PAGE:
Sometimes one hears the argument from “inevitable disclosure” — that an employee will inevitably “leak” secrets as soon as he begins work at a new company and the N-C restriction prevents this from happening. This also makes no sense. Suppose the former employee has taken a year off, and then begins work with a competitor. It may be true that his recollection of those secrets may not be as sharp as it was a year ago, but surely it is still there, and by the standard argument, inevitable disclosure will begin as soon as he begins working — just one year later. The argument can only make sense in the unusual circumstance of a trade secret whose time value is less than one year. Should N-C agreements be imposed on a large class of people to deal with a circumstance that is rare?
2. The primary effect of N-C agreements is to suppress competition in the labor market, with deleterious consequences for society at large, for the Commonwealth, and for the individual.
Why, then, do employers insist on N-C agreements, if they are such ineffective tools for protecting secrets? I would submit that the real reason for the popularity of the N-C clause is that it suppresses the free market for labor. It keeps labor costs low, it prevents costly turnover in the ranks, and it generally leads to a quiescent employee population. Consider for a moment the predicament of an employee with a one year N-C. If a competitor offers him a more lucrative position or a promotion or better working conditions or just a better run company, he must always decline the offer for fear of a lawsuit. His only recourse is to leave his job, and sit on the sidelines for a year, while his skills decay and he receives no income (or perhaps in a compromise bill perhaps half of his standard salary), at the end of which time he has no guarantee of a job — and even if he does find a job, the real risk of a future lawsuit over trade secret misappropriation based on a highly vague N-D agreement. Clearly, very few people (whether they earn $50k or $100k or even $150k) per year will be willing to take such a risk. So these employees stay where they are or they leave their field. I will not review the standard arguments from Economics 101 why this is not a good arrangement for society. Clearly it is not. I will only offer the speculation that the huge decline in recent decades of American graduate students in technical specialties is, in part, a consequence of the suppression of compensation and job mobility by means of draconian employment agreements.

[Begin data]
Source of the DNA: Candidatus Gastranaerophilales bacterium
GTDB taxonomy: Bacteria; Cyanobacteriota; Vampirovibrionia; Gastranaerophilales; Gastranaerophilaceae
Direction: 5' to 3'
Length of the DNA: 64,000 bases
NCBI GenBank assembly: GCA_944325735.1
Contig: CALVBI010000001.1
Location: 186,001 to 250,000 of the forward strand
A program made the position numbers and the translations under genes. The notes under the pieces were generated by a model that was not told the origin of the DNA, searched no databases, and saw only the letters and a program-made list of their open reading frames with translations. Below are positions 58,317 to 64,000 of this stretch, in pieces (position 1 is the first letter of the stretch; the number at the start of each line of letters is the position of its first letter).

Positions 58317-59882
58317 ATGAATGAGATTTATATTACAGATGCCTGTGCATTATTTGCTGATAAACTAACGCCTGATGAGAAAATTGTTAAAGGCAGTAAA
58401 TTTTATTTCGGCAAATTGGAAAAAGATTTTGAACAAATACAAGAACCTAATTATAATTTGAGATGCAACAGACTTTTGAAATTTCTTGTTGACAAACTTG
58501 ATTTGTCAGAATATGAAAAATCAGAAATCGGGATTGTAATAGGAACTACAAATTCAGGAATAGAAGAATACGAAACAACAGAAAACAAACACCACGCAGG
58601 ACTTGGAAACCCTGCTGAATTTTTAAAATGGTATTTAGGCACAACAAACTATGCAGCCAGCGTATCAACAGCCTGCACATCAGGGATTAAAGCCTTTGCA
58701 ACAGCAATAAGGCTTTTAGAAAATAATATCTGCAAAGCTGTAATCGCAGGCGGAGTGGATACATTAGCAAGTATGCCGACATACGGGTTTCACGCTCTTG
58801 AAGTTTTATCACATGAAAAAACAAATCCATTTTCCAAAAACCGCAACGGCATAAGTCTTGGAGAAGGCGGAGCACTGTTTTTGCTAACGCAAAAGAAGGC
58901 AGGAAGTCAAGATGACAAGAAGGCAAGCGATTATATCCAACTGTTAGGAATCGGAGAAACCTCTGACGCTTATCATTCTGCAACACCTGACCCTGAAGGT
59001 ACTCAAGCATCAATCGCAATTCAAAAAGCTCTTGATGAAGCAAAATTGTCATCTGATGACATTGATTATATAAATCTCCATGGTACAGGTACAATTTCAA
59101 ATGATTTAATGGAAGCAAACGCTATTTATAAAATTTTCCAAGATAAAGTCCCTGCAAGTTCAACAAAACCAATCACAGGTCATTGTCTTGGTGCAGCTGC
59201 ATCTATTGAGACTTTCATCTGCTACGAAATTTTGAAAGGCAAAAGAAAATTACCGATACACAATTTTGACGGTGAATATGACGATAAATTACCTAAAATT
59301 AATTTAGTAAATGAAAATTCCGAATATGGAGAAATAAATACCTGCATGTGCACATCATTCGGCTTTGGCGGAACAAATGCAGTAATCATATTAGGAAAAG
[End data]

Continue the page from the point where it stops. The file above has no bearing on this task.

3. N-C agreements are unethical.
Even if N-C agreements were an appropriate way to protect IP (they’re not), and even if N-C agreements didn’t damage our economy (they do), it would still be wrong to impose them on the citizens of our Commonwealth. A common argument of industry representatives goes something like this: “The employee signed the N-C agreement; he didn’t have to sign the agreement; he is free to sign whatever agreement he prefers.” However, in an environment where virtually all high tech employers insist on N-C clauses, it is a rare circumstance for someone to be offered a job without one. If you want to continue your career in your field and if you want to work for a high tech company, you will be forced into an agreement of this sort. One of the fundamental values of our society is the belief in opportunity, in the opportunity to find a better, more fulfilling, higher paying job if only we educate ourselves and we work hard. N-C agreements violate these values by preventing people from pursuing their best interests, however they define them. Former employers should not have the ability to interfere in our future endeavors. They should not have veto power over who we can work for. It is the duty of government to embody the fundamental principles of our Country and our Commonwealth with laws that reflect these tenets. Non-competition clauses should be banned.